The book The 100: A Ranking of the Most Influential Persons in History by Michael H. Hart, first published in 1978, was controversial for some but an eye-opener for many. As the book is described, “Hart’s yardstick is influence: not the greatest people, but the most influential, the people who swayed the destinies of millions of human beings, determined the rise and fall of civilizations, changed the course of history. With incisive biographies, Hart describes their careers and contributions. Explaining his ratings, he presents a new perspective on history, gathering together the vital facts about the world’s greatest religious and political leaders, inventors, writers, philosophers, explorers, artists, and innovators.”
I draw reference to Hart’s book as I write to leadership and influence. We speak highly and at times, are also critical of many of our past leaders. Undoubtedly, the legacy they left behind and whether they left the space they ruled a better place or worse off, are ultimately what matters.
Our Caribbean societies have produced exceptional persons in various fields – people who have come from very humble circumstances to become persons of influence in their communities, countries, the region, and the world. Our region’s ongoing challenge is harnessing the talents of our young people and ensuring that they become game-changers, innovators, leaders in their chosen fields and not mere followers trying to catch up or stay in the game.
Leaders who wield tremendous influence are those who bring their charge along. It is never about what “I” can accomplish. Rather, it is about what “we” can accomplish. I came across a powerful statement that sums up what I am writing about in my column this week: “Leadership is not about being in charge. Leadership is taking care of those in your charge.”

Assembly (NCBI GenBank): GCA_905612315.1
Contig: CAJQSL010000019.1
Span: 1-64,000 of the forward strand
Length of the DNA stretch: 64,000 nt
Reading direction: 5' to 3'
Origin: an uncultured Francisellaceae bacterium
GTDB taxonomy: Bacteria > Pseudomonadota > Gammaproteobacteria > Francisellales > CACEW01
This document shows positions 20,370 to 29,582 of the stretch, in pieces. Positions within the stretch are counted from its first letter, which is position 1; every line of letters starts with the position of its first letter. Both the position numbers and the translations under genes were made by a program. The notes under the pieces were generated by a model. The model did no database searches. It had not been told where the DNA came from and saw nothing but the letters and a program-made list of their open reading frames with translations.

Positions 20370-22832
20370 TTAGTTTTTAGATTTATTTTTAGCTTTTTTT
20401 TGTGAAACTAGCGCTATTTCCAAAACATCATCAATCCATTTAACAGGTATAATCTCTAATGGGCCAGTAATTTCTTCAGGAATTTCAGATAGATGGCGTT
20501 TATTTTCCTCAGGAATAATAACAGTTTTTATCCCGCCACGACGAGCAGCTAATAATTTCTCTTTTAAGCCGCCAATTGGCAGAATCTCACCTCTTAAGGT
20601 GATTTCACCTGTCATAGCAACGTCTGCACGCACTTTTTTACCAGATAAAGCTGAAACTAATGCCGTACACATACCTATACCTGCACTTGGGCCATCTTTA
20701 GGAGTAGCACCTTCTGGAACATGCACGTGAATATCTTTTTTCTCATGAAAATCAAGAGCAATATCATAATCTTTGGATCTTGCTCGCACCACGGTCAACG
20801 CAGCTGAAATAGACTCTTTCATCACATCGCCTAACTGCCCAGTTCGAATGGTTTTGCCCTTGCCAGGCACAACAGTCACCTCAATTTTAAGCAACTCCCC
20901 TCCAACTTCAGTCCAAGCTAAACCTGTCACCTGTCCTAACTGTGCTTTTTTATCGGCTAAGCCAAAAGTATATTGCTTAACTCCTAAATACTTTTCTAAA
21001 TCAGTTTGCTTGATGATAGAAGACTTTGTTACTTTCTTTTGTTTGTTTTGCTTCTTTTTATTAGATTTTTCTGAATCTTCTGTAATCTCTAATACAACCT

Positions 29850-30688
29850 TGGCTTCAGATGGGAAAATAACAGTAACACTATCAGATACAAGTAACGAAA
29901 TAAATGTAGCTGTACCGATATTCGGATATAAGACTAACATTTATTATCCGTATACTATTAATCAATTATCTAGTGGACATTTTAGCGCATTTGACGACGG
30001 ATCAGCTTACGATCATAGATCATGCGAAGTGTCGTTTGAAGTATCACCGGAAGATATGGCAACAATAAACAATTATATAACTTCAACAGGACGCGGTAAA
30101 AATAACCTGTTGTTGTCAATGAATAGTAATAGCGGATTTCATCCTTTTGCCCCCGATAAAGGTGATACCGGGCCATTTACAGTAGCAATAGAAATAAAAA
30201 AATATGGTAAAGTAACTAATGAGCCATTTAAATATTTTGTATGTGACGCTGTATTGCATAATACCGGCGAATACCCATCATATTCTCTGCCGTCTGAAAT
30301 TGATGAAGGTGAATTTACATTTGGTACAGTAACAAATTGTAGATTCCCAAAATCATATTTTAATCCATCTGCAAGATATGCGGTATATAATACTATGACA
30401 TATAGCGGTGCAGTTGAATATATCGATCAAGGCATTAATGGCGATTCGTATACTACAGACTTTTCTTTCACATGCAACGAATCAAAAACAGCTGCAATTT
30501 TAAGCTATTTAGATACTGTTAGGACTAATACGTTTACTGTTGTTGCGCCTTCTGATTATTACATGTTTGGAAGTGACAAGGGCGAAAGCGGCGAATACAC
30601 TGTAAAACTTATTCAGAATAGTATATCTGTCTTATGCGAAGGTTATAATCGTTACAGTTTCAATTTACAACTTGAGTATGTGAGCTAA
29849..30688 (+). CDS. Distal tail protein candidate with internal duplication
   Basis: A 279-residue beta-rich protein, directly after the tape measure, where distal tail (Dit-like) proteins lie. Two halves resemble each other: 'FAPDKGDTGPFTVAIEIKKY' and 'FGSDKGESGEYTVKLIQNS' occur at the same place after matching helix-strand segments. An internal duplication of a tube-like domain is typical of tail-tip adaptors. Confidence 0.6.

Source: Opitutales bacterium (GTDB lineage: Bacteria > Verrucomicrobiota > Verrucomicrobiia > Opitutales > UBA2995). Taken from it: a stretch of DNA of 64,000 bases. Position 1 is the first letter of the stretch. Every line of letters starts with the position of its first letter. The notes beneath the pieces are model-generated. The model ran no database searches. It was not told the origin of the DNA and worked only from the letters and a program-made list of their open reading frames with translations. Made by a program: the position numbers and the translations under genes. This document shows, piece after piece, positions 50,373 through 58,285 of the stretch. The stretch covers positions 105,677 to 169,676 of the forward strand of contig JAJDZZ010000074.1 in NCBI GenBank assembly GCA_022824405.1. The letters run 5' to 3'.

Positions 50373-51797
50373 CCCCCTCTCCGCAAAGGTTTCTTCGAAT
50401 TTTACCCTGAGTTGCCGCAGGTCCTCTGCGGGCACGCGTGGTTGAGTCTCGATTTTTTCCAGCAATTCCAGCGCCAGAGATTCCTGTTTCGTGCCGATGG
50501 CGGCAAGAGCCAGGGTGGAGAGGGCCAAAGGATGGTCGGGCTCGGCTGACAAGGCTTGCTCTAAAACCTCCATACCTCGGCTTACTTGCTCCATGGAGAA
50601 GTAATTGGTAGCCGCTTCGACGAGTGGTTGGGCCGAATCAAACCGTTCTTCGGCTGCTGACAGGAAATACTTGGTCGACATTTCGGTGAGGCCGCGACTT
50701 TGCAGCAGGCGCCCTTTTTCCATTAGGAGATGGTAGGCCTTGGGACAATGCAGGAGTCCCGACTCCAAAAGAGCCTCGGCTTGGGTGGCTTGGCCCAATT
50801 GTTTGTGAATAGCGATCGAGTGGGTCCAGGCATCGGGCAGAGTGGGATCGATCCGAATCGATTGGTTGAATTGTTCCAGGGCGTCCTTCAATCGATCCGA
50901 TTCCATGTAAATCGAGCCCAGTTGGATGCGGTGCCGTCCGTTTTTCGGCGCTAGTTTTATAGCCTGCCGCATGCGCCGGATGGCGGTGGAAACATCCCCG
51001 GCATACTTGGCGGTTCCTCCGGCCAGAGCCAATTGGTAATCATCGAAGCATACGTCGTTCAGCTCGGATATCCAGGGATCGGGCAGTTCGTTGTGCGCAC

Having that shepherd mentality is what a true leader must-have. In fact, it is what every one of us must have as we are all leaders in our own right. It is by our actions that we can influence others, whether we intend to or not. As parents, teachers, priests, managers, politicians, whatever post we hold, job description we carry, a position we are given, we should see ourselves as shepherds of what or who is in our care.
As Hart in his book traversed through history and the figures that impacted human civilization according to his criterion of influence, he concluded (as the book is described) that the Prophet “Muhammad, is designated as the most influential person in human history. The writer’s arguments may challenge and perhaps convince readers, but whether or not they agree with him, his manner of ranking is both informative and entertaining.”
Hart himself writes: “My choice of Muhammad to lead the list of the world’s most influential persons may surprise some readers and may be questioned by others, but he was the only man in history who was supremely successful on both the religious and secular levels. Of humble origins, Muhammad founded and promulgated one of the world’s great religions, and became an immensely effective political leader. Today, thirteen centuries after his death, his influence is still powerful and pervasive.”
In trying times like ours, we need decisive leadership but we also need caring leadership – a leadership that will listen, draw friends close but draw critics even closer, seek counsel and freely admit mistakes and correct them; a leadership that is fair, fearless and just.
“Leadership is an action, not a position.”
(Suleiman Bulbulia is a Justice of the Peace. Secretary of the Barbados Muslim Association and Muslim Chaplain at the Cave Hill Campus, UWI and a Childhood Obesity Prevention Champion. Email: firstname.lastname@example.org)